Every year nearly 10 million pilgrims attend the Ardh Kumbh Mela at Haridwar, Ujjain, Nashik and the Purna Kumbh Mela at Allahabad, India. These pilgrimages are a spectacle to behold, as spirituality flows through the huge masses that assemble on these holy grounds. Unfortunately, the huge attendance also leads to fatal stampedes and accidents. This year India woke to another such incident in Allahabad as a railway bridge at the Allahabad station collapsed resulting in a stampede that killed 40 people.
Is it that the ‘juggernaut’ refuses to leave behind its bloody history, or is it just plain bad luck or poor planning? The origin of the word ‘juggernaut’ can be linked to the yatra of Lord Jagganath, which was said to include the voluntary sacrifice of devotees under the Lord’s chariot. In modern terms it continues to retain its destructive connotation and is used to mean a mercilessly destructive and unstoppable force. Whatever the historical precedents might be, in today’s times when management and planning techniques have attained near perfection, it need not always leave a blood trail on a holy trip. Surprisingly, all such accidents gain and lose attention till the next one happens!
Today India can boast of planning for millions of pilgrims year after year, complete with modern facilities such as sanitation, temporary bridges, housing, doctors, ambulances, police, and bomb squads on standby; but the number of accidents has not declined. The Kumbha Melas attract one of the largest gathering of people in the world. Over 30 million people are reported to have visited Allahabad on Feb 10, 2013 and 100 million over the entire 55 day festival. The scale of this event deserves the attention that is given to IPL cricket finals, the Cricket World Cup or Asian Games. The planning and execution of these games is highly professional and puts India on the world map when it comes to planning international sporting events. India is already one of the favorite spiritual tourist destinations, and it is only fitting that the same professionalism is brought into the planning of the Kumbh Mela, the Amarnath Yatra and other pilgrimages.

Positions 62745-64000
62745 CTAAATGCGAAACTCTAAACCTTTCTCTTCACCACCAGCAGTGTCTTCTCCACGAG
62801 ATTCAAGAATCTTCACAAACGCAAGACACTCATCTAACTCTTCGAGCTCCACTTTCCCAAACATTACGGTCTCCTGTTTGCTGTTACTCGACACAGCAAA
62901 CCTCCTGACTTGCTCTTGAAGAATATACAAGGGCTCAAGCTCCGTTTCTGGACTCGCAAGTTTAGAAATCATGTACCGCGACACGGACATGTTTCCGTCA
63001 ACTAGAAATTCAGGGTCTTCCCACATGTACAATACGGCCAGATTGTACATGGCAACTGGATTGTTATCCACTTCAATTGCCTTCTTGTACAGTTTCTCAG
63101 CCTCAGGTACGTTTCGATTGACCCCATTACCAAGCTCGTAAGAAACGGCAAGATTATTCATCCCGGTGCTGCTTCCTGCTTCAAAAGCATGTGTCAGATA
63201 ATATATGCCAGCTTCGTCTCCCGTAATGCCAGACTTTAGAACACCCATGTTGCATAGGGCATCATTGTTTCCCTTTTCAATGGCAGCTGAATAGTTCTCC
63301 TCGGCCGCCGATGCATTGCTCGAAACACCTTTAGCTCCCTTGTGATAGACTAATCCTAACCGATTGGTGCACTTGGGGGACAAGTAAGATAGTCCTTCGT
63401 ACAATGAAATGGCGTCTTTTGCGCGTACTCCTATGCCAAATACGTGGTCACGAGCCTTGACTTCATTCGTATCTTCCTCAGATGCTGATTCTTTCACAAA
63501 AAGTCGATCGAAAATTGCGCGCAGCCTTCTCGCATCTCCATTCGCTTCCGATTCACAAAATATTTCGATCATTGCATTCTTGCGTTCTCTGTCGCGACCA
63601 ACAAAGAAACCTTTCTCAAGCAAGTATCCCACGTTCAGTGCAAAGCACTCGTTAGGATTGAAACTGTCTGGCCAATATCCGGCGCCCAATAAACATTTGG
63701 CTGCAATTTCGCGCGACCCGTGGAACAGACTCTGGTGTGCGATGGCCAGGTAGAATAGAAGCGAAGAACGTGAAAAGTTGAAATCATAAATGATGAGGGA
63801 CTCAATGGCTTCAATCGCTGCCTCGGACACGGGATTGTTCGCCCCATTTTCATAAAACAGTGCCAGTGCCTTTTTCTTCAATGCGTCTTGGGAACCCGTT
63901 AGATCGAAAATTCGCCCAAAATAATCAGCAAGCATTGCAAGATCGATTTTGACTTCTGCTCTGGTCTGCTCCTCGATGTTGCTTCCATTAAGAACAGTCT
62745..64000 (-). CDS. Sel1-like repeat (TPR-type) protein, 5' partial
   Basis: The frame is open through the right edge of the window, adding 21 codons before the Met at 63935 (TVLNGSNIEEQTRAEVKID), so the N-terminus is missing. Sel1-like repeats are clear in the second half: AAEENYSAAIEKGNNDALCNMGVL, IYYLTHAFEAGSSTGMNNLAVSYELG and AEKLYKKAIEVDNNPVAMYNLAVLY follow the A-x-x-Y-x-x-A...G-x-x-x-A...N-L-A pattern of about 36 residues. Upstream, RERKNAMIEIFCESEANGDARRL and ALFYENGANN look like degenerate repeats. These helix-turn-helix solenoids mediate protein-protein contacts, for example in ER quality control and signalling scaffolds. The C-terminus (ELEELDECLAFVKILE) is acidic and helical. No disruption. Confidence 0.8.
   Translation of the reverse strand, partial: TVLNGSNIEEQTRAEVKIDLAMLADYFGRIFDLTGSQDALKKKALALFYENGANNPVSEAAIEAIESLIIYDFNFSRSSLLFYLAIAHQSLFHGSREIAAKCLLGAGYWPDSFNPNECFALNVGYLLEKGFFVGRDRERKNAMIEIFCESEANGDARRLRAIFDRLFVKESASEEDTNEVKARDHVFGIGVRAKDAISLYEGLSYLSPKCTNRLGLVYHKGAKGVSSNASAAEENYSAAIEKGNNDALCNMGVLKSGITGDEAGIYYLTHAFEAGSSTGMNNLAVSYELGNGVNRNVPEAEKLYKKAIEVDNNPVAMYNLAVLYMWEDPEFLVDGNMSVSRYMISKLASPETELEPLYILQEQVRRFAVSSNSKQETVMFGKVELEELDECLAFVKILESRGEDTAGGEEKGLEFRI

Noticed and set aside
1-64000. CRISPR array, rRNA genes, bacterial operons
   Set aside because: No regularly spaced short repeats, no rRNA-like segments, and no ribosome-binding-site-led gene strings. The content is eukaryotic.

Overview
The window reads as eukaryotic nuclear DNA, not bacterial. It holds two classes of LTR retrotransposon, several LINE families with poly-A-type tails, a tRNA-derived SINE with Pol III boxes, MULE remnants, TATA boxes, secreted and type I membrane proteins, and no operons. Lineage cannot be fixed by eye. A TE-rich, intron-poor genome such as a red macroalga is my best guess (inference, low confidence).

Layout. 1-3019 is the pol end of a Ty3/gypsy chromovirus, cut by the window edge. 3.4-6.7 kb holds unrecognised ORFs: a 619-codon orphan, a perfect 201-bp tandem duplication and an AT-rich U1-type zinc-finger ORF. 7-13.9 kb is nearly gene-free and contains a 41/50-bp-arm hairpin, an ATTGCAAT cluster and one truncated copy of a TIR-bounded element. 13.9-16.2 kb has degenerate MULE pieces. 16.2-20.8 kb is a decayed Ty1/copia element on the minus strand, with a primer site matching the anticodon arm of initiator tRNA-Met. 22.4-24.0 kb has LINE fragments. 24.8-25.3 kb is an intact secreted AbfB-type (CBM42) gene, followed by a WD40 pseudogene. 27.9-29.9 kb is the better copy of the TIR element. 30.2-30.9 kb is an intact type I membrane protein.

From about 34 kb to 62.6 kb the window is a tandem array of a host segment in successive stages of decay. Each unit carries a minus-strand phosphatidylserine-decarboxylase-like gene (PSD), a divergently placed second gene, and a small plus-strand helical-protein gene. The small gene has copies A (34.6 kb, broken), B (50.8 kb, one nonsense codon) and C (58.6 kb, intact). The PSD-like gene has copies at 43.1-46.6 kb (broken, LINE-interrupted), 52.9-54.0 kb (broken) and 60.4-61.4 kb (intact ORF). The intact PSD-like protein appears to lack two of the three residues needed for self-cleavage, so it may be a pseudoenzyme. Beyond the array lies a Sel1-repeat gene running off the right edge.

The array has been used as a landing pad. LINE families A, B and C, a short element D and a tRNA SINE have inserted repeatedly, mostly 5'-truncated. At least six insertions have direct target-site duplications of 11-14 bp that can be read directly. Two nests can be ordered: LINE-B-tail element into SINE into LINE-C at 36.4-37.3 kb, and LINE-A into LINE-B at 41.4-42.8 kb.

Given the magnitude of the congregation, some mishaps are expected, but their magnitude and the casualties they cause are unacceptable. Something is amiss in the event management system of the pilgrimages in India.It is high time to take stock before another batch of pilgrims lose their lives (this year’s stampede reported 40 deaths).
India is a spiritual land that attracts westerners with its religious diversity and historical pilgrimage destinations. Indian citizens deserve better tourist facilities, given that 80 million pilgrims in the country visit destinations like Vaishnodevi, Mansarovar, Varanasi, Tirupati, Haridwar-Rishikesh; Gaya, Badrinath, Kedarnath and others every year.
Spiritual tourism is a big income generator for trusts and towns located around the places like Tirupati, Shirdi etc. The Balaji temple in Tirupati earned an income of over Rs. 1,700 crores in 2011. Better planning in crowd management, emergency medical care and provisions for sheltering pilgrims who face several hardships during long and tedious travels (as some of these destinations are difficult treks/routes demanding shelter, medical care and emergency support). As large sections of Indian pilgrims include senior citizens, utilities and facilities that take care of their special needs are certainly the need of the hour.
With some extra careful professional planning, religious pilgrimages in India can truly be a divine experience for pilgrims from across the world.